Well, I fear many readers resist that particular temptation every day! But I trust God directs my books to the readers who might find something of value in them. Yes, the unforgiveness and bitterness that take a demonic form in Never Let You Go were based on the experiences of a family member—but I should explain that this person never went (as far as I know) head-to-head with a demon. Lexi’s story is simply my third-party speculations about what might have been going on in this person’s life. I think House of Mercy is my most personal novel so far. I wrote it in the thick of asking for a miracle that may never come. The idea in that novel about being guided through wilderness by a wild animal doesn’t have anything to do with animal spirit guides—it’s about the way I feel being guided by a mysterious and sometimes unpredictable God through uncharted territory.

Oh, I love hearing an author say a particular novel is “personal” to them! Those are always the best, most deeply felt and gripping read.

You’ve “brushed shoulders” with so many well-known authors. I’m sure you’ve learned something significant from each of them. What piece of advice or example given by these successful writers do you see as most significant to your publication journey?

I once complained to Ted Dekker that I felt like I was an illegitimate writer because I still have so much learning to do. I can see my failure on every page. He said, “Don’t be selfish. Don’t withhold your stories because you don’t think they’re good enough for the world. Everyone suffers the same. It’s the author’s job to process the suffering and make sense of it on behalf of others.” In other words, perfection isn’t the point; speaking up for someone else who needs to hear your voice is the reason we writers must show up every day. I still wish my stories were perfect, but they will never be. So now I try to write not for some artistic level of greatness, but for what my true reader needs from me. Of course I don’t ever know exactly what that is, but God does.

He certainly does. Erin, you not only write, but operate a consulting firm specializing in fiction book development—and you have a family. What’s your biggest challenge in balancing writing time with those other responsibilities?
The long answer to this question is in a blog post I was invited to write last month for Inspiration for Creation. But the short answer is that I’m not sure “balance” is achievable. My days seem full of unraveling plans and tension between competing priorities that are equally important. I spend a lot of time weighing what I ought to do in this moment. These days my prayer for balance is based on Proverbs 16:9: “Lord, teach me to make plans that leave room for you to direct my steps.”

What a perfect verse for that purpose! How do your faith and spiritual life affect your storytelling?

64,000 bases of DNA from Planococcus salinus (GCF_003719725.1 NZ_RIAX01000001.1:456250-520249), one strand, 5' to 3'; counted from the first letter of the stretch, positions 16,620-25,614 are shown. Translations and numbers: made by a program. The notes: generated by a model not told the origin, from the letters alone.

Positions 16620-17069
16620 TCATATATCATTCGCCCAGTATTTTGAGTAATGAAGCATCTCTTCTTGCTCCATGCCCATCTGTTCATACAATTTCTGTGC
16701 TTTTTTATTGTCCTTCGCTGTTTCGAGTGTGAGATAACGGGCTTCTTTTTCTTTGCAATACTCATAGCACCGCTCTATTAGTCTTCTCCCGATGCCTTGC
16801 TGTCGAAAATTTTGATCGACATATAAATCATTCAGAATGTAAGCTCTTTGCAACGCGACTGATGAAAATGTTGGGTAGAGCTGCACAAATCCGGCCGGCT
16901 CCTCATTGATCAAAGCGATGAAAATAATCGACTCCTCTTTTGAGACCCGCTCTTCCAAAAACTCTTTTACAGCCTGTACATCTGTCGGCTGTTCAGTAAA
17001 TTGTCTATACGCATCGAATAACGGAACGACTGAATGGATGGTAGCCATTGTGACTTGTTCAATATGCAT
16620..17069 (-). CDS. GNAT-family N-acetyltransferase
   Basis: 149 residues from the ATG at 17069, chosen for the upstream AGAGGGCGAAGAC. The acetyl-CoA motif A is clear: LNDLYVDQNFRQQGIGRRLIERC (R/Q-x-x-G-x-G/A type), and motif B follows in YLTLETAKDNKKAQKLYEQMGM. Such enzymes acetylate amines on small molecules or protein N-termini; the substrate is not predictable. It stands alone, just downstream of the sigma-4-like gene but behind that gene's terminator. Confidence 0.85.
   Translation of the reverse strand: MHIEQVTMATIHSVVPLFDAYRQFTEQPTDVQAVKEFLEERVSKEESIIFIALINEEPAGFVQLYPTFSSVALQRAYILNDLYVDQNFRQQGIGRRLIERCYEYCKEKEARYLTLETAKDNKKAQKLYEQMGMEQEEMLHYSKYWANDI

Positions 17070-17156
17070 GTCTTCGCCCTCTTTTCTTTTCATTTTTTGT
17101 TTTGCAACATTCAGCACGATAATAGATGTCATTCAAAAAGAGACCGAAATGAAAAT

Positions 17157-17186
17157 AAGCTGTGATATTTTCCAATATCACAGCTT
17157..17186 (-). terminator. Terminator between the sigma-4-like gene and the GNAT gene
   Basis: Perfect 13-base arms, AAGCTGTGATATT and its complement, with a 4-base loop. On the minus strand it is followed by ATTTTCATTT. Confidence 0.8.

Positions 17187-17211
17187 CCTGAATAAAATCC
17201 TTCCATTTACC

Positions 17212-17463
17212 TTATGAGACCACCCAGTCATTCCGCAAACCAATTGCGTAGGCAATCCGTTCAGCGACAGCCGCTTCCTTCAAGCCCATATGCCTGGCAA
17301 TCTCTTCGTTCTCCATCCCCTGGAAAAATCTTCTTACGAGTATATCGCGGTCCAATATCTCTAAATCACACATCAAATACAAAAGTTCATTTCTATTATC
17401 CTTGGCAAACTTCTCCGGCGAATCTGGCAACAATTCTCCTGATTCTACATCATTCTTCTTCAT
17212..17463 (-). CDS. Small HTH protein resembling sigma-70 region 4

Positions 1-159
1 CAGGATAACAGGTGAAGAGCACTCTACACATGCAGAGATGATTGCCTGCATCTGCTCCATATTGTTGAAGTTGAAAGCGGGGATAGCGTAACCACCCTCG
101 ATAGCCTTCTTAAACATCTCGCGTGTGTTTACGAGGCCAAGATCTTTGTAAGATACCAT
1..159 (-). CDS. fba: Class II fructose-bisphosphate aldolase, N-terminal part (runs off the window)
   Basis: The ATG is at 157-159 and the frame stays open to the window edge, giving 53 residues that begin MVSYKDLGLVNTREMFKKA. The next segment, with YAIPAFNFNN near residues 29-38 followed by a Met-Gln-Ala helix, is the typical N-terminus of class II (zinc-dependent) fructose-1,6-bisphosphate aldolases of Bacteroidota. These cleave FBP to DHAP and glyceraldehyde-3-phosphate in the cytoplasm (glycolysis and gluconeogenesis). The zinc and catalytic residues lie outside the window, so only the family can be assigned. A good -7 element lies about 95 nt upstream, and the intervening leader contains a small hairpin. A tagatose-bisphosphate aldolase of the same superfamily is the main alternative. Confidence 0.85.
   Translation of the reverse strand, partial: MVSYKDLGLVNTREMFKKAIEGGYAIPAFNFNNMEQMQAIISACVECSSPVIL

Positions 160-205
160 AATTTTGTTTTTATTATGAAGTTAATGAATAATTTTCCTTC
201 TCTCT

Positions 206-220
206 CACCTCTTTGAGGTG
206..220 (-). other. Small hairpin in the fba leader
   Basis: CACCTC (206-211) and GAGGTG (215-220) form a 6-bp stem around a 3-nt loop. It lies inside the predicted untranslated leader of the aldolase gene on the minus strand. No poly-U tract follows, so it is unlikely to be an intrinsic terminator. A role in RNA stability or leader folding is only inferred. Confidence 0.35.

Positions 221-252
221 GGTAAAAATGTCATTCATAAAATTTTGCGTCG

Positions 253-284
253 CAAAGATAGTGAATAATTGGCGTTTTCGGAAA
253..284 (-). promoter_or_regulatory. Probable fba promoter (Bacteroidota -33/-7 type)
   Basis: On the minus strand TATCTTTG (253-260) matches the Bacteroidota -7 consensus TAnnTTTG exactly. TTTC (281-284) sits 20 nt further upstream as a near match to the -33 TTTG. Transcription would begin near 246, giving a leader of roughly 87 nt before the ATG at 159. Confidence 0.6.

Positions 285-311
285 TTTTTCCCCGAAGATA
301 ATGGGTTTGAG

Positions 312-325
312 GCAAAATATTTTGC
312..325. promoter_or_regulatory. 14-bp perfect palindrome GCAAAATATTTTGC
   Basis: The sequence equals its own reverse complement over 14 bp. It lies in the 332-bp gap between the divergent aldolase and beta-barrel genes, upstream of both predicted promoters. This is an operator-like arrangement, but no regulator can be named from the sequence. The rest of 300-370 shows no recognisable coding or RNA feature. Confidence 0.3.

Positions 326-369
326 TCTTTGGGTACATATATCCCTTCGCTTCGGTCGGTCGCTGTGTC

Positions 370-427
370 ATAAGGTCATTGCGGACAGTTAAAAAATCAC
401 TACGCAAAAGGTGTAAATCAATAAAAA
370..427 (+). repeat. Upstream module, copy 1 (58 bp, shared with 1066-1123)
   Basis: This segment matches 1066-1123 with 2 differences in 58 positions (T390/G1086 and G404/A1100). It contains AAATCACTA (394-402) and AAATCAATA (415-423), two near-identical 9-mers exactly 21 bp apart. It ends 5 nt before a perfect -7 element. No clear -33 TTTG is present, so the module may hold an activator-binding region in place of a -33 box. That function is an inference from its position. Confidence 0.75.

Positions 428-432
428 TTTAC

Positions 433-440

I’ve always embraced the belief that there is a spiritual world, and that it’s real and dynamic and integrated with our physical world. I think I’m writing about human experiences that are universal on some level, but perhaps I’m dropping these experiences into a surprising context. That’s what I love about supernatural stories: their ability to jolt us out of our lackadaisical perspectives.

Where do your story ideas come from?
They come from personal crises, from my pastor’s sermons, and in one case (the novel Afloat, 2013) from my publisher. They come from eavesdropping on friends and strangers, from asking strange “what if” questions, and from listening to podcasts of RadioLab and This American Life. My brain takes such odd journeys that more than once someone has asked, “Where did you get the idea for such-and-such book?” and I honestly can’t remember. So the ideas come from all over, but my editor and publisher have been instrumental in helping me decide what form the ideas should take. Branding is a team effort.

What do you consider the greatest moment of your writing/publishing career?
The day one of my daughter’s peers complained to his mother, “It’s not fair. Amber’s mom is famous.” Just keepin’ it in perspective.

And I’m laughing out loud. I love it!

What do you think it is—other than the obvious “thin places” concept—that makes your style of storytelling unique?

Mm. That’s a question I’d rather put to my readers. But I aim to tell stories that make readers say, “I’ve never thought about faith that way before.” I try to create lifelike characters who speak the broad variety of ideas real people struggle with. And I try to keep my writing fresh and unexpected without testing my readers’ patience. My books are easy to read cover-to-cover in a day or a couple of sittings.

Finish this question: If I could go anywhere in the world tomorrow, I’d go to... .
Ireland, because my honest-to-goodness real name is Erin McMahan Healy. And I hear they have a few thin places.

Well, then Ireland is certainly a must for you. It’s also one of my most longed-for places to visit. Can I come along? ☺

Any parting words?

I just want to say thanks to all my readers who spend some of their money on my books and spend some of their time writing me notes and visiting my Facebook page (erinhealybooks). Writing can be a lonely life, and the interaction with readers is really one of my favorite aspects of the job. Also I’m hugely thankful for ACFW—there is just no other organization like it, and I’m proud to be counted among your number.

So am I, and I think we’re both probably right where God meant us to be…in a wonderful organization that encourages and supports our efforts to write the words God gives us. Thanks for sharing with us, Erin!
Thanks for giving me the space to ramble.